Monday, September 6, 2010

Labor Day: What My Ancestors Did

I think a lot of beginning genealogists start their hunt with a hope of finding out they were related to Charlemagne or Cleopatra or some wealthy king who left money and a title that they are now entitled too.  I had always heard growing up that somewhere in Italy, I had an ancestor who was a cavalier.  While being related to a knight would be cool, I have much more in common with the ancestors I have found in relation to their occupation, than I would with a night in shining armor.

My English and German ancestors were farmers, laborers, and gardeners.  They worked each day, often for people wealthier than they were, in the fields or stables, taking care of plants and animals.  Each successive generation kept the same position until they moved to America.  In America, I had ancestors work on the railroad, as coopers, as construction workers, as homemakers, work on the Erie Canal, own and run bars and corner stores and hold office jobs for companies such as Sacony Mobil and New York Telephone.

I have found I like these working class ancestors better than I would have liked rich merchants or royalty.  It is much easier to see and understand my ancestors as real people, people who worked, provided for their family, live like I do now, rather than as people who sat around having servants and watching their piles of gold grow.  Happy Labor Day to the working class of yesterday, today and tomorrow!  Thank you for being the drive that makes the world run!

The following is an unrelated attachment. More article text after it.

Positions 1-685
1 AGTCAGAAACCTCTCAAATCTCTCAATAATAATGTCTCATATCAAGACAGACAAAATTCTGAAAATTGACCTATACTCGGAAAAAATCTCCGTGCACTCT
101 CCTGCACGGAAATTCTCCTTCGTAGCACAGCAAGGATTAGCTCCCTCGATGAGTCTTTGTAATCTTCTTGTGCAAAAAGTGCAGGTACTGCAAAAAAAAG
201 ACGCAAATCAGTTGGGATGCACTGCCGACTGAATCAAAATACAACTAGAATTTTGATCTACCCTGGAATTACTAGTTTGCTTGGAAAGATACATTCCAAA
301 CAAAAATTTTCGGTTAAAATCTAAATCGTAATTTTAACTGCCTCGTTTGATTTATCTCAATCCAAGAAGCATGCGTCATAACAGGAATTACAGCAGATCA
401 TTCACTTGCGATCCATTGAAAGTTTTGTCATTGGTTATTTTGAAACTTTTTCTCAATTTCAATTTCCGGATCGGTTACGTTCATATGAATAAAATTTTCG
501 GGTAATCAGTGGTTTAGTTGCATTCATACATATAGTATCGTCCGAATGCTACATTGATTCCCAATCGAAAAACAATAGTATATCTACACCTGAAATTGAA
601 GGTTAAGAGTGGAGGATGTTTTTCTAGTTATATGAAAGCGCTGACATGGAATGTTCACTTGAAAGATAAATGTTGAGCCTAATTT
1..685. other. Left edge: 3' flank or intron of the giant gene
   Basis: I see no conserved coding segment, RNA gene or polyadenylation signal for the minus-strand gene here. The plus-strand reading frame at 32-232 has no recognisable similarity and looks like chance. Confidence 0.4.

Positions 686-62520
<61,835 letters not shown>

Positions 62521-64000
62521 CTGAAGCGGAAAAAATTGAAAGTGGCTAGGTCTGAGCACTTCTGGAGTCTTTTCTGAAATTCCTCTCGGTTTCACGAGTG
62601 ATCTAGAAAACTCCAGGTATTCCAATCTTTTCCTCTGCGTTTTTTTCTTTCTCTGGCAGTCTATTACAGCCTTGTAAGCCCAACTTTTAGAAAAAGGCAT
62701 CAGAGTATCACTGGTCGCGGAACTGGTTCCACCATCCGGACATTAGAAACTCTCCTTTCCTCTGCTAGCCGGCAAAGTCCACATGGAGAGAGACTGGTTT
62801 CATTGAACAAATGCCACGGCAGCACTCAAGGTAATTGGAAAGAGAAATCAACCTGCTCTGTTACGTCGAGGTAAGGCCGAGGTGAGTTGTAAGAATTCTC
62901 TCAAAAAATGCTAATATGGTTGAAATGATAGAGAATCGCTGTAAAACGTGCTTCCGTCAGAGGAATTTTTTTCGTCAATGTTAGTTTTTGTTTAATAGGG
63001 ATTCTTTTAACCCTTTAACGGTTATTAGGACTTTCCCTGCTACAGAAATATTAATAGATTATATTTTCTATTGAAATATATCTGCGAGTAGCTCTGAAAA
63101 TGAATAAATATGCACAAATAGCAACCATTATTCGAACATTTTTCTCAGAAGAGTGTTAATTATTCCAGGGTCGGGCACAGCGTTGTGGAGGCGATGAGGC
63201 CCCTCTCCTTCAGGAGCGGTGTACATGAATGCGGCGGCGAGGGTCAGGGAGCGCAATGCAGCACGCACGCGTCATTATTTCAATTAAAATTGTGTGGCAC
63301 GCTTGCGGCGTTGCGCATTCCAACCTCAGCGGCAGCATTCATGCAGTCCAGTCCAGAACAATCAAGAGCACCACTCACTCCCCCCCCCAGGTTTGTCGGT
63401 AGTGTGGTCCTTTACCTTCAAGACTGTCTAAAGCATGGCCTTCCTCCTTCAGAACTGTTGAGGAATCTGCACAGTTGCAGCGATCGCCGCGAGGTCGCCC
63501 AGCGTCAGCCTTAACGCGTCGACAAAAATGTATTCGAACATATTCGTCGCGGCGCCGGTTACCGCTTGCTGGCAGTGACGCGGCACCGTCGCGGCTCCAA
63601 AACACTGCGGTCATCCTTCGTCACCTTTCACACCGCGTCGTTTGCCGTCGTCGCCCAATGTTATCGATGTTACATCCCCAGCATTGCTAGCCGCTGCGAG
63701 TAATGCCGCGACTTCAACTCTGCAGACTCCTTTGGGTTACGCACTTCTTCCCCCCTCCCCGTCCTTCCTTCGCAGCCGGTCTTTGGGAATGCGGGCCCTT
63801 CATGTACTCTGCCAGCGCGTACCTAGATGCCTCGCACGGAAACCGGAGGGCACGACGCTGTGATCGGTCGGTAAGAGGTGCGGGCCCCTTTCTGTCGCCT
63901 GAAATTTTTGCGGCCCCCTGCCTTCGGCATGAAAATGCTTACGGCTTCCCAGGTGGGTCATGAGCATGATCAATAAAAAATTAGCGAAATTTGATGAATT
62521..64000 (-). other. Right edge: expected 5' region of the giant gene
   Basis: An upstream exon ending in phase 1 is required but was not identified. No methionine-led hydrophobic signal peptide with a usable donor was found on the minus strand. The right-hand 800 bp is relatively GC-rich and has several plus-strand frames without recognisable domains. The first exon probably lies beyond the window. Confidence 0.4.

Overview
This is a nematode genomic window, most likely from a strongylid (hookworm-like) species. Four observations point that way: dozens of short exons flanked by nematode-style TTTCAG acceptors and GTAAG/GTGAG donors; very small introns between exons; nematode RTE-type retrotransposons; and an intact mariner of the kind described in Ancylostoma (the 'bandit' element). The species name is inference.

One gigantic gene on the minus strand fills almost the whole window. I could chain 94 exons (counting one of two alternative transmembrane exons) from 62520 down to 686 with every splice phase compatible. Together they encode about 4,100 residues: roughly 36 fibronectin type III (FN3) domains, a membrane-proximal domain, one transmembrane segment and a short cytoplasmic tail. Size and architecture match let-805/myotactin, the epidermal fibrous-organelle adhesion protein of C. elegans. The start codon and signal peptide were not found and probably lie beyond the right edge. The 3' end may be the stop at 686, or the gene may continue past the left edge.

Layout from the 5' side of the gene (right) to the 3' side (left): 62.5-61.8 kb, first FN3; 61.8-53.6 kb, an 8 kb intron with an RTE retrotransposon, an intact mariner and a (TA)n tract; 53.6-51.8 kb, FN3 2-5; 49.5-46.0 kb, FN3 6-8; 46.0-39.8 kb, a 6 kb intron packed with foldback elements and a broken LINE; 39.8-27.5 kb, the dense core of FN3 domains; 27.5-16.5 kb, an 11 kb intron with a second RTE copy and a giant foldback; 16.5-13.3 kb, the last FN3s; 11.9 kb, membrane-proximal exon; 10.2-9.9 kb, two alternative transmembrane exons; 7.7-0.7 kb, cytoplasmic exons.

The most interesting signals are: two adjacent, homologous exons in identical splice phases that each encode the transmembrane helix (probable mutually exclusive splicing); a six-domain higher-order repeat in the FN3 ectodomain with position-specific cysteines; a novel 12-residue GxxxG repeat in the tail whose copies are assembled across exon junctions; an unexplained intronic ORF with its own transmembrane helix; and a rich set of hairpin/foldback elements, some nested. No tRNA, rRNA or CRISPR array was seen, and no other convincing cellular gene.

What did your ancestors do?  Do you wish to find royalty on your family tree?  Do you find your working-class relatives as fascinating as I do?  To find out what other geneabloggers ancestors did, check out this post.

1 comment:

  1. Nice post. I just wanted to say a few things. Good for you, A modern gal doesn't need knight in shining armour. . Now I think even if they were lords or kights with castles some of them got pretty poor when they no longer had serfs and free labor, outside of the clothing and feeding them. I think lots of castles had to be sold or put aside for that reason. I saw a show on tv where the guy had to bring in exotic animals on his castle grounds to make money. Unless they were good business men and had means to gp that route in some other way.
    I still haven't figured out how my ancestors were able to one up each other each generation.
    These were just things I had been thinking for my own blog as I wrote.

    My cousin hoped I find us a rich relative. no luck though the duke in my ancestors past was in a poor area of Lueneburger Heide and they had such a struggle too. I suspect that's why they turned to the church to become missionaries etc.
    thanks for the nice inspiring thought. Just wondering where your german ancestors lived???


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